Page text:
Eric discerned his call to the priesthood through much prayer in Eucharistic adoration and through the example of many holy and joyful priests.
Mr. Jason Williams
St. William, Cincinnati
Jason is the son of William and Theresa Williams and is a native of Massillon, OH. He is the second child of 6 (one miscarriage) with one older and one younger brother, and two younger sisters. After graduation from high school, Jason entered the Navy and went on to join the Legionnaires of Christ with whom he began his formation toward becoming a priest. Upon the completion of his philosophical studies, Jason discerned that he was called to diocesan priesthood and entered studies at Mount St. Mary’s Seminary the following Fall. Jason enjoys running, music, playing piano and organ, hiking, fishing, rock climbing and reading.
Jason began discerning his vocation to the priesthood during his time with the Navy after he made a personal commitment to his faith. Through this commitment and the encouragement of others, he has pursued his vocation.
Mr. Sean Wilson
Sean is the son of Mark and Margaret Wilson. He is the middle son of three boys and is a graduate of Bishop Simon Brute College Seminary at Marian University in Indianapolis, IN. Before entering seminary, Sean spent one year at the University of Dayton studying Mechanical Engineering. Sean enjoys reading and playing all sports, especially soccer.
Sean first began thinking about his call to the priesthood during his experience at World Youth Day in Cologne, Germany and during his trip to Rome and Assisi following his Senior year of high school. Through daily prayer of the rosary and the liturgy of the hours, Sean has come to know more clearly his vocation.
In the Gospel from Palm Sunday Jesus directs his apostles:
“Go into the village opposite you, and immediately on entering it, you will find a colt tethered on which no one has ever sat. Untie it and bring it here. If anyone should say to you, ‘Why are you doing this?’ reply, ‘The Master has need of it and will send it back here at once.’” (Mark 11:2-3)
Perhaps this isn’t the most important detail in this story, but did you notice the details included about the animal Jesus chooses to be his ride into Jerusalem? Here is a young animal that has never been ridden. From what I have seen about donkeys, they aren’t exactly the most cooperative animals and a young one that has yet to be “broken” would be especially uncooperative I would think. In fact, I just learned that donkeys won’t do anything unless they know that what they are doing is safe. They are “stubborn” out of an extreme sense of self-preservation.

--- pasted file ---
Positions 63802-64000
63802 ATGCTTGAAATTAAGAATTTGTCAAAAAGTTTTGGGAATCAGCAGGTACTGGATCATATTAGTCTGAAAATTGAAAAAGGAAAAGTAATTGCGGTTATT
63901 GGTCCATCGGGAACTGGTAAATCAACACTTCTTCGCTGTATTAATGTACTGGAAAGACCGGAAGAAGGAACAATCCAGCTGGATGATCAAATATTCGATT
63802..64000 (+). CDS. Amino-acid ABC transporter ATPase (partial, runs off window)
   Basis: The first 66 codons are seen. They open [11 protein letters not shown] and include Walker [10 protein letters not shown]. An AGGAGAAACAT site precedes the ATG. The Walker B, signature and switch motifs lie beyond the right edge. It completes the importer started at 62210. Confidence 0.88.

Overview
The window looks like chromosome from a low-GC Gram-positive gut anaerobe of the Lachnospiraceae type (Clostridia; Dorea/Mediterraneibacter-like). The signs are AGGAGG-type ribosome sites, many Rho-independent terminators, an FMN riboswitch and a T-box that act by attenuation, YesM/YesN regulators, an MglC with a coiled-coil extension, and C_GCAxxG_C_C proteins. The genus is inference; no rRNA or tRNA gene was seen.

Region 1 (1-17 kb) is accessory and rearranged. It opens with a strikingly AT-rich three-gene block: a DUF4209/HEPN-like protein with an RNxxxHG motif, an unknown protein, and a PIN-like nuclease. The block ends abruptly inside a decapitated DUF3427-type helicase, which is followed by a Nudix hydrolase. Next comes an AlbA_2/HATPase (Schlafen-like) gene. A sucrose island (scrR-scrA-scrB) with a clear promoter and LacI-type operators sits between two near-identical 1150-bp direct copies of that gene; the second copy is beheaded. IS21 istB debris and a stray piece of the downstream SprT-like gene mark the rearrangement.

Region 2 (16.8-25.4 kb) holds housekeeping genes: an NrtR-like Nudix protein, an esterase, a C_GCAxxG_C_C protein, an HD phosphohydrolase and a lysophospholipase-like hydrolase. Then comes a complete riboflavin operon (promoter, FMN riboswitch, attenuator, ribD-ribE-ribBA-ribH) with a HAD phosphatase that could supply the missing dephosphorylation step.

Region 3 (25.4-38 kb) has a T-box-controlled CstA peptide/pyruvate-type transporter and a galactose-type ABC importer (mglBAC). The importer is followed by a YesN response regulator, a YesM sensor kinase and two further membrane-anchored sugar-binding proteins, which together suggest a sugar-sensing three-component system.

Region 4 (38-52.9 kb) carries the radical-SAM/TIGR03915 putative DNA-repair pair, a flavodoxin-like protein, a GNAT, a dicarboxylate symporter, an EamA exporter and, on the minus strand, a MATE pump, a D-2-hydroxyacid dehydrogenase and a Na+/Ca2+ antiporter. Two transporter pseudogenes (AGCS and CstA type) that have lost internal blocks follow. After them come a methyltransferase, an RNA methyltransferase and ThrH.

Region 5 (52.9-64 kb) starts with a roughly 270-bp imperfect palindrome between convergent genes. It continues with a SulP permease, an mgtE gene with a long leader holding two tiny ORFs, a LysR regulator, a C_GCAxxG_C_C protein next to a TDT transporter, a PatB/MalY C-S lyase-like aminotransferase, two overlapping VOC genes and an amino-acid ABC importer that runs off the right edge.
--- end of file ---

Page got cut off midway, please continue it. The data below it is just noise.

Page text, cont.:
It sounds a lot like us doesn’t it? Stubborn out of an extreme sense of self-preservation. And “yet the world and its enticement are passing away. But whoever does the will of God remains forever (1 John 2:17).”
Perhaps it is that in the presence of Jesus, this colt realized that there was no harm in this man and he willingly offered his back to our Savior without trouble. Perhaps, like me, he offered resistance at first, but, in accepting the role he was meant to play, this colt made Jesus’ entrance into Jerusalem one of great fanfare. The most important part, I think is that he was never spoken of again.
That is what we are called to do, especially as we enter into the great mysteries of this Holy Week. We must find the way that we are meant to share Jesus with the world and allow only him to be seen. We are just fulfilling the role God has made us to play. May we be courageous in responding like that colt. Denying our sense of self-preservation and giving our lives over entirely to His care.
This past weekend, we in the vocation office got sort of busy with events in three different locations all on the same two day stretch. We were invited to join in the Contagiously Catholic workshop put on by the Office of the New Evangelization where we were able to talk to men about building up men’s discipleship in their parishes and taking on big hairy audacious goals as a group of disciples that would be real game changers in their parishes and in their communities. The response to that conversation was very positive and I’m excited to see just where that goes as the men head back to their parishes.